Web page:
My question is: Who manufactures this Real Pad? (Notice the highlighted R and P in its documentation is pronounced AARP?) Does Amazon make it, or another company? I know Apple doesn’t. It was too inexpensive.

    Thanks for anyone who can answer.

  2. First of all, the RealPad costs $149 NOT $189. I’ve had mine for a week, and I really love it. My only complaint is the speaker sound — it’s tinney. I’m using RealPad a lot for audio books, and the listening quality is annoying and sharp. I’m going to buy a cheap little speaker and see if that helps. Otherwise, the RealPad is a winner in my book.

  3. My 92 year old mother started using a computer about
    15 years ago. I bought her a Real Pad for Christmas and she was thrilled to have this new, small device
    so readily be at hand.

    I have adjusted all the “accessible” features, however, arthritic hands and fading vision make is impossible to turn the device on and off with the teeeeeeny button at the top right side of the device, and the black case makes it ever so much more difficult to find and align the charging cord in order to plug it in.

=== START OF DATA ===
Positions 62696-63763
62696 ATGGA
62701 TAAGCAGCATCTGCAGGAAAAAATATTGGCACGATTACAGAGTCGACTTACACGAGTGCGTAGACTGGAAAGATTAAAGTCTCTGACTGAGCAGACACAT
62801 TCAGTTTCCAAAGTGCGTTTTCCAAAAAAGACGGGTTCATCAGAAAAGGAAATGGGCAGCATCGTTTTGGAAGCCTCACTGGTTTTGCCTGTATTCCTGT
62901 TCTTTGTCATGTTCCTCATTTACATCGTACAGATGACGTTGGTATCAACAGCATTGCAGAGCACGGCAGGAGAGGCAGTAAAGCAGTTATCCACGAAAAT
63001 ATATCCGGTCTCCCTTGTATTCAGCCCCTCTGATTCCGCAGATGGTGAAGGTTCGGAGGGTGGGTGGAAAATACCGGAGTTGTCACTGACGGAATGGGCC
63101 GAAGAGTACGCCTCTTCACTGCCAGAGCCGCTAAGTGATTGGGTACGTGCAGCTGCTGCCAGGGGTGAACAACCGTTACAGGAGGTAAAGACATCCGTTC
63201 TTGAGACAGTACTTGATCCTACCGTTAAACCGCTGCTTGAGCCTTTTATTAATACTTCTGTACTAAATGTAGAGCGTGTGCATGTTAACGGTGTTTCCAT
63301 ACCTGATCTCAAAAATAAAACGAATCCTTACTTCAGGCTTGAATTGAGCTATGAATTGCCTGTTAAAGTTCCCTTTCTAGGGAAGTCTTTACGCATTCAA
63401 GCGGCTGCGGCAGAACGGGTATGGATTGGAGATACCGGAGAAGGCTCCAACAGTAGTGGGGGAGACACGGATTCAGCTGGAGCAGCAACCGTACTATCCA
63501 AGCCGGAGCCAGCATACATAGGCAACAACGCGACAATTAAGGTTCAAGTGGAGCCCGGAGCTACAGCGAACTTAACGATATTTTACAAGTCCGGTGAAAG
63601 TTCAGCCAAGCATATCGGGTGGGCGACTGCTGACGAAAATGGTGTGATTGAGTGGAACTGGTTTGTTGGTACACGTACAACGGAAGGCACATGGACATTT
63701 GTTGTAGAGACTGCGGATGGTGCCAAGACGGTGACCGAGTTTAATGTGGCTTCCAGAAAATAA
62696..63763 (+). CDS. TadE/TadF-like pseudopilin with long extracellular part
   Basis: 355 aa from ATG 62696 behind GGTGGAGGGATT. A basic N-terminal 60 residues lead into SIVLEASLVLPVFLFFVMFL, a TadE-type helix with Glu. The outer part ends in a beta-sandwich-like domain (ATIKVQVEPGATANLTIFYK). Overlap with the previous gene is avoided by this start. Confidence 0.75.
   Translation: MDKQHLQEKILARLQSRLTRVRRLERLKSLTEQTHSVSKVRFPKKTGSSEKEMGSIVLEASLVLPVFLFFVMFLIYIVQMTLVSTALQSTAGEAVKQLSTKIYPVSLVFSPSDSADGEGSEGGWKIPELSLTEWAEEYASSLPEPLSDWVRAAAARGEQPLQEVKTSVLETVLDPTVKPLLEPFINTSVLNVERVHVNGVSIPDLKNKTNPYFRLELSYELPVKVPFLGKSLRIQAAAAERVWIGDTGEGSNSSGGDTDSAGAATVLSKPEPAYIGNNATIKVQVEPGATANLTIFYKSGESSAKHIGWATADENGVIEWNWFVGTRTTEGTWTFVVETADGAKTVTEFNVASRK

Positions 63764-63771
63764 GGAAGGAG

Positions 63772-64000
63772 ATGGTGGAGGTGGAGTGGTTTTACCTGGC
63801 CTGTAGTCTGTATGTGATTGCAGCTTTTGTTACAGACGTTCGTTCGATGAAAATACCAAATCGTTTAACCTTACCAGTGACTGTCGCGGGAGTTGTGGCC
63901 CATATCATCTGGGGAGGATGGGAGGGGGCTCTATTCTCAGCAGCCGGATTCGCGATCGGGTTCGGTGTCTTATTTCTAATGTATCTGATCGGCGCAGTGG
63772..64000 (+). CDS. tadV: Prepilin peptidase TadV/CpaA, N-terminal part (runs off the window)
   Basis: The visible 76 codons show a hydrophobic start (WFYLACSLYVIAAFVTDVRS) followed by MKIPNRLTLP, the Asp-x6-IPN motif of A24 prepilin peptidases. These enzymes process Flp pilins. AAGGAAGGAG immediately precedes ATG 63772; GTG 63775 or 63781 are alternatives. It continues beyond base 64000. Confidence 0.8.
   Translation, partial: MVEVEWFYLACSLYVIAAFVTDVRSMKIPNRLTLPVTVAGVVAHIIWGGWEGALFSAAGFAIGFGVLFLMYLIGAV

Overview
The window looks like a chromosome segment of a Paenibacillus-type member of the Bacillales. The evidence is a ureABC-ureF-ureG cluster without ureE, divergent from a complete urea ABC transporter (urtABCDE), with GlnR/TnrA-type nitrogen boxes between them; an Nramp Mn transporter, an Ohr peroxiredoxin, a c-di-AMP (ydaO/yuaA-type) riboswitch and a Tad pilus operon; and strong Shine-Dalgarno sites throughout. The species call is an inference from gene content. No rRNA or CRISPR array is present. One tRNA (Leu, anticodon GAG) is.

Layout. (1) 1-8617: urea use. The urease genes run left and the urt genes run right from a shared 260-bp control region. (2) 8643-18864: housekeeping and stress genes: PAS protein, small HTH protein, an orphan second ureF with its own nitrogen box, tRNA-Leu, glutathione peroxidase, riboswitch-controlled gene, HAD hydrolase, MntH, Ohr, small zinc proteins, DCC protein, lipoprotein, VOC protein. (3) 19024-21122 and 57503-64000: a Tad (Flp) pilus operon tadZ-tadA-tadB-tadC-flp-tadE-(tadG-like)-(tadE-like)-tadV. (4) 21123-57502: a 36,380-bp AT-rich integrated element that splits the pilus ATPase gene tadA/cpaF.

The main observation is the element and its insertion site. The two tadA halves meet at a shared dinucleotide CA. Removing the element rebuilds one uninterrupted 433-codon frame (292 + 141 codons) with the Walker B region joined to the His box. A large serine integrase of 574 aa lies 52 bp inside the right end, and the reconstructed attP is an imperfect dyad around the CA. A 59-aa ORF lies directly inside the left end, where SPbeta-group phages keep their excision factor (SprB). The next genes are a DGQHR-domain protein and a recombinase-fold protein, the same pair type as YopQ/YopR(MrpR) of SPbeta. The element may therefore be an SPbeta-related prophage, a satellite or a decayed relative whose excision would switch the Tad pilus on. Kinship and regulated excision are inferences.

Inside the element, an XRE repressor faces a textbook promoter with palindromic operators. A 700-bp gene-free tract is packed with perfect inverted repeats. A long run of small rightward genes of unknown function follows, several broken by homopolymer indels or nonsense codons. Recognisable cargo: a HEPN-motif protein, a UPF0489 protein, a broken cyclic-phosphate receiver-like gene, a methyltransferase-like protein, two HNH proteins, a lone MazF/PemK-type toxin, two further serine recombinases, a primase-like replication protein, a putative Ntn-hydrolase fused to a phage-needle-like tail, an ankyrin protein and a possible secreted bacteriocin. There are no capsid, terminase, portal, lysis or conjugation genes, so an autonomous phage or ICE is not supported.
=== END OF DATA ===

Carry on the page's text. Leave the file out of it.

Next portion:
The volume is too low, even if she is wearing her hearing aids, and though a headset helps, the volume is still too low for comfortable listening, with or without hearing aids.

    The touchscreen is so sensitive that accidentally brushing it anywhere takes the user to a new screen or app. Insensitive hands and fingers cannot hold the device without accidentally touching the icons at the bottom edge of the screen. Annoying and frustrating!

    The home screen icons are larger than what came with my Galaxy tablet, however, the rest of the icons, especially those around the perimeter of the screen (for drop down menus, notifications, etc) are so small that large, arthritic and clumsy fingers that have lost their sensitivity and fine motor control have a hard time touching the desired icon. This is true even with a stylus, since hand-eye coordination is also affected by age.

    I’m upset that it is so difficult for my mother to use her Real Pad, and am sorry I just didn’t get her a Galaxy or iPad, which at least has more power, storage and capability.